In 1478, George was once again caught out plotting against his brother. Finally fed up with his wayward sibling, Edward IV ordered George arrested and jailed in the Tower of London, and had him tried for treason. Personally conducting the prosecution before Parliament, Edward secured a conviction and Bill of Attainder against George, who was condemned to death. On February 18th, 1478, George Plantagenet, 1st Duke of Clarence, was executed by being dunked into a butt, or big barrel, of Malmsey wine. He was forcibly held under the surface until he was drowned.
4. Julius Caesar Might Have Been Killed by His Own Son
Marcus Junius Brutus the Younger (85 BC – 42 BC) was made famous or infamous by the “Et tu, Brute” quotation from Shakespeare’s play Julius Caesar. Brutus was Julius Caesar’s friend, and although he might have also been Caesar’s biological son, that family tie did not stop him from becoming Caesar’s best-known assassin. A patrician, he was born to Marcus Junius Brutus the Elder, who was treacherously murdered by Pompey the Great, and Servilla, who became Julius Caesar’s mistress for many years.
After his father’s murder, Brutus was raised by his maternal uncle, Cato the Younger, one of Rome’s leading conservatives and a staunch advocate of returning to the values and lifestyles of the Roman Republic’s early days. Brutus had been a close ally of Julius Caesar and a supporter of his Populares faction. However, as Caesar sought greater power, Brutus came to view him as a tyrant. So he switched to Caesar’s conservative Optimates opponents. Brutus fought within the Optimates ranks and under the leadership of his father’s murderer, Pompey the Great, in the civil war against his erstwhile friend, mother’s lover, and probable father.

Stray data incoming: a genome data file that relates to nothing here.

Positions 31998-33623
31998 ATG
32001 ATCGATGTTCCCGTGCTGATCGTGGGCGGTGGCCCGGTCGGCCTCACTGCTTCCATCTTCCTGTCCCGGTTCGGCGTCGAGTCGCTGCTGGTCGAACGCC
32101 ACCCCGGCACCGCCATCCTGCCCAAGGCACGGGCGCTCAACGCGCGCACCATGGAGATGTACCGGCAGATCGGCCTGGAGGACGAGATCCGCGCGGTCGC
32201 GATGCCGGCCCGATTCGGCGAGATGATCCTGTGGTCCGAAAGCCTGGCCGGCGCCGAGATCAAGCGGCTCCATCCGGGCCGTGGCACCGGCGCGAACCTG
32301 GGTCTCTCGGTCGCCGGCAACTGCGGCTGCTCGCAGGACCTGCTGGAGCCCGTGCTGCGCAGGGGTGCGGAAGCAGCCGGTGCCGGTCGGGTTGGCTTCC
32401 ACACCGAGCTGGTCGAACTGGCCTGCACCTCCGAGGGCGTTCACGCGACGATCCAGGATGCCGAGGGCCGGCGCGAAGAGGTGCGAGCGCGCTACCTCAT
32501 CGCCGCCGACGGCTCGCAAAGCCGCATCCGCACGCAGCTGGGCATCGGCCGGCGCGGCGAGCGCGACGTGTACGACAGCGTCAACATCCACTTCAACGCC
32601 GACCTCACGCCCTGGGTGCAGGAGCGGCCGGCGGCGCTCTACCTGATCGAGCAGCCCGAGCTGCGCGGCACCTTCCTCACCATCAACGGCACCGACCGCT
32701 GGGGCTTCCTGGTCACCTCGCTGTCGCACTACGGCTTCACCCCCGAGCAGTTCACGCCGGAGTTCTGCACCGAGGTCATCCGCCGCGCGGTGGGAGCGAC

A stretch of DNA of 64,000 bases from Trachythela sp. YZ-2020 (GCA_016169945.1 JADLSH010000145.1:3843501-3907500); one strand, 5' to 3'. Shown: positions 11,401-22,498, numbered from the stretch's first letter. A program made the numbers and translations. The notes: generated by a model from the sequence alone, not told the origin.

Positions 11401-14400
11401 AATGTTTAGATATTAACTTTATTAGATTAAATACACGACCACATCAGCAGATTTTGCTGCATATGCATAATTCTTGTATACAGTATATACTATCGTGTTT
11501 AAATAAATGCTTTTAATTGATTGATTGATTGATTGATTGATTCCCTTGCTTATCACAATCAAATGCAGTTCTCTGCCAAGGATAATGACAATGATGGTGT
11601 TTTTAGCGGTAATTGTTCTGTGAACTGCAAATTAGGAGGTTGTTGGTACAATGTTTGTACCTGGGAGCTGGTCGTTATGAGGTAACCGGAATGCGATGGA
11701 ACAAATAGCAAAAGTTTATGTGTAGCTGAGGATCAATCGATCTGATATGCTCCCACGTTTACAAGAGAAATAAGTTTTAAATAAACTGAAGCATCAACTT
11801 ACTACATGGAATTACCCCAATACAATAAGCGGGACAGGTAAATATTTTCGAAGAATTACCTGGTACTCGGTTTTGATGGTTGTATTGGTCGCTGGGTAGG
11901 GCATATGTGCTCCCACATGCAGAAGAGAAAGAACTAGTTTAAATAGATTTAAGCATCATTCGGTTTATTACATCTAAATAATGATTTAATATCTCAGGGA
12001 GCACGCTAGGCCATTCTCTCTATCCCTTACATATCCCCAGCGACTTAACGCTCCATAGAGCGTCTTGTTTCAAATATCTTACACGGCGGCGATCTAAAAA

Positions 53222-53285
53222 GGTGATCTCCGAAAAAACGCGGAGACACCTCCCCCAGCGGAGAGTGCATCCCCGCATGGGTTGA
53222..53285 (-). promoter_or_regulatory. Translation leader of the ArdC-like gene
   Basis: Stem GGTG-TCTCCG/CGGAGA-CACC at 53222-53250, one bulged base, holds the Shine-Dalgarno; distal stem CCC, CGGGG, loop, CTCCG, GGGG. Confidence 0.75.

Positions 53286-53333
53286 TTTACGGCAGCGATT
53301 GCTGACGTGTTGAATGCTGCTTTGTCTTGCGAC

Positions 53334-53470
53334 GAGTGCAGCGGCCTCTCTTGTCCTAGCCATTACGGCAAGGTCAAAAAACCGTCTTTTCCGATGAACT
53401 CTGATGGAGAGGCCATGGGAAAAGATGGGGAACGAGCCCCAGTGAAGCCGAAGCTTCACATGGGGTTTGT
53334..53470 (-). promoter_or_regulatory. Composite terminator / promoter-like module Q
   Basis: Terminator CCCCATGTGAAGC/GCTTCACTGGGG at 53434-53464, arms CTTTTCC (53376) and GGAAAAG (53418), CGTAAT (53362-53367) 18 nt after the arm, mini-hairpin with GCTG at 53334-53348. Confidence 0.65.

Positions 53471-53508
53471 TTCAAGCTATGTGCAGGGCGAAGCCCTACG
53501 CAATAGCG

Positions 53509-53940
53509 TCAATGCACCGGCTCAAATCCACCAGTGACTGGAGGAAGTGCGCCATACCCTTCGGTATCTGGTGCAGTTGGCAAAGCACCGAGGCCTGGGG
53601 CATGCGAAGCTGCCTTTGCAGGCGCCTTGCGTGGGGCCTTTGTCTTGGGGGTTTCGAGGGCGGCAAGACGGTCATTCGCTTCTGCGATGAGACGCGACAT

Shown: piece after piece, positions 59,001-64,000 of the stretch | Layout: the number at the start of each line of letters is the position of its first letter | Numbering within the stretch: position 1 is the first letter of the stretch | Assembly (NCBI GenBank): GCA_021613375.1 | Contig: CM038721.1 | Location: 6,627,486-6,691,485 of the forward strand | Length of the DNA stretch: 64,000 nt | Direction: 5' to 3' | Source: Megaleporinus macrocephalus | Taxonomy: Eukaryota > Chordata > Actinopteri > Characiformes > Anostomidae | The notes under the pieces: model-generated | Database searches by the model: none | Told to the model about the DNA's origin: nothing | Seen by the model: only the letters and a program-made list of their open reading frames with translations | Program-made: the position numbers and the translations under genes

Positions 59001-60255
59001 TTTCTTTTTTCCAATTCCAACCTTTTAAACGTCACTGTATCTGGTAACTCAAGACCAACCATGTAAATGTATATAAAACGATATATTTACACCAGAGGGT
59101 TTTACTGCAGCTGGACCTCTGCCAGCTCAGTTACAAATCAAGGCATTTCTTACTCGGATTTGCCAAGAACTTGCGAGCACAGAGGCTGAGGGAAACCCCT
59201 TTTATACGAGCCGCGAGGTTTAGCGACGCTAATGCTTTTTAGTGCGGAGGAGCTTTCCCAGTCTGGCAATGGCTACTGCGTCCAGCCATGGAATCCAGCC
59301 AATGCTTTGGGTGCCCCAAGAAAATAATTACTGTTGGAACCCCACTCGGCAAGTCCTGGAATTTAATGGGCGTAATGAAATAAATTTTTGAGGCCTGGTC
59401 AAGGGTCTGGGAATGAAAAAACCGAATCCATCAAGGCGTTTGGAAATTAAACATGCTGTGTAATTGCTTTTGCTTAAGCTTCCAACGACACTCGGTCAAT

3. Family Ties Did Not Prevent Brutus From Murdering Caesar
Julius Caesar won the civil war, then pardoned Brutus and restored him to favor. Paradoxically, that just enraged Brutus even more, as he resented the fact that any Roman should have the power to pardon another Roman in the first place. Caesar eventually assumed dictatorial powers. When he started acting increasingly like a monarch, a faction of Roman senators, styling themselves the “Liberators”, formed to assassinate him. They recruited Brutus, whose family name and descent from Lucius Junius Brutus, the Roman Republic’s founder who did away with the monarchy and expelled the last Roman king, carried significant symbolic weight.